September 29, 2021

Great Indian Mutiny

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India at the forefront of climate change | The world

Much Facing Deadly Floods and Landslides Caused by Heavy Rainfall, New Example of How the Asian Country Is At the Front

In the first seven months of this year alone, the country of 1.3 billion people experienced two hurricanes, a terrible avalanche , A freezing heat wave and flood.

Glaciers are melting

In February, a thunderstorm washed away a remote valley in the Indian Himalayas, taking away homes, a hydropower plant and about 200 people, of which only 60 bodies were recovered.

Experts believe it was caused by a large piece of broken iceberg from the top of the mountains.

An avalanche expert who explored the site said the disaster was “the result of climate change and a warning about our future.”

In the Indian Himalayas, about 10,000 glaciers lose 30 to 60 meters a decade due to rising temperatures. Floods in the same area killed 6,000 people in 2013.

More hurricanes

Hurricanes are not uncommon in the northern Indian Ocean, but scientists believe they have become more frequent and severe as sea temperatures rise.

In May, Hurricane Duke killed 155 people in western India, including dozens of oil rig workers near Mumbai. It was the worst storm to hit the region in decades.

One week later Hurricane Yass, with winds equivalent to Type 2 hurricane, killed at least nine people and forced the evacuation of more than 1.5 million people in eastern India.

The massive waves it caused washed away the homes of hundreds of thousands of people.

More and more heat

India’s average temperature has risen by about 0.7 degrees Celsius between the beginning of the 20th century and 2018, and will rise by another 4.4 degrees by 2100, according to a recent government report.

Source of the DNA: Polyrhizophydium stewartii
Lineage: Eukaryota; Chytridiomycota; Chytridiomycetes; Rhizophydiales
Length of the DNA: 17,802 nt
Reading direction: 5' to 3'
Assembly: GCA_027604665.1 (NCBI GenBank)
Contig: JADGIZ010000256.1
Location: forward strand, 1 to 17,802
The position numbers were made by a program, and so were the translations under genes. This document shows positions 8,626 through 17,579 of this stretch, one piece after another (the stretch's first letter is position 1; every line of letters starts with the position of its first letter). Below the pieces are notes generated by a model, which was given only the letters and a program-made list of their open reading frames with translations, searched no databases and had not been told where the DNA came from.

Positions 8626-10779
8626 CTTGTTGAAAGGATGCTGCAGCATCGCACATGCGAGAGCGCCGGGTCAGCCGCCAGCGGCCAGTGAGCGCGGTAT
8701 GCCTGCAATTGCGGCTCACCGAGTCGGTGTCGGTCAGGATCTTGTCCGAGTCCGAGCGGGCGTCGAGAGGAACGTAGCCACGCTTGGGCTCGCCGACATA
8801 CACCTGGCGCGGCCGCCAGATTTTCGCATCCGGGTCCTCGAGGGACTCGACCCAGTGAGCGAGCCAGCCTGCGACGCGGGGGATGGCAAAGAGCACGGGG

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In early July, tens of thousands of people were affected by the latest heat waves in northern India.

India’s climate department has been announcing heat waves almost every year for the past decade, with temperatures sometimes reaching 50 degrees Celsius.

The Hindustan Times has killed more than 17,000 people in India since 1971.

Currently only 5% of Indian households have air conditioning, compared to 90% in the US and 60% in China.

But the market for these devices is expected to grow in the coming years, which will increase electricity consumption in the country, making it the world’s third largest carbon emitter.

Monsoon floods

More than 75 people have been killed and dozens missing in recent days of torrential rains off the west coast of India.

The mountainous Mahabaleshwar received 60 cm of rain in 24 hours, a record high.

The head of the local government has said that the tourist state of Goa has been hit by the worst floods in decades.

Floods and landslides are common during the rainy season in India, with poorly constructed buildings often collapsing due to heavy rains.

But climate change is strengthening the monsoon, according to an April report by the Potsdam Institute for Climate Change Research.

It warned that food, agriculture and the economy could be severely affected after affecting one-fifth of the world’s population.

Ray

The monsoon from June to September also brings more rays. In 2019, nearly 3,000 people were struck by lightning.

Weeks ago, 76 people were struck by lightning at a historic fort in Rajasthan, including 10 people who were photographed watching the storm.

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Scientists say climate change could make lightning strikes more frequent. A recent study indicated that their numbers have increased by 34% in the past year.

Danger not only for humans: In May, lightning killed at least 18 elephants in Assam.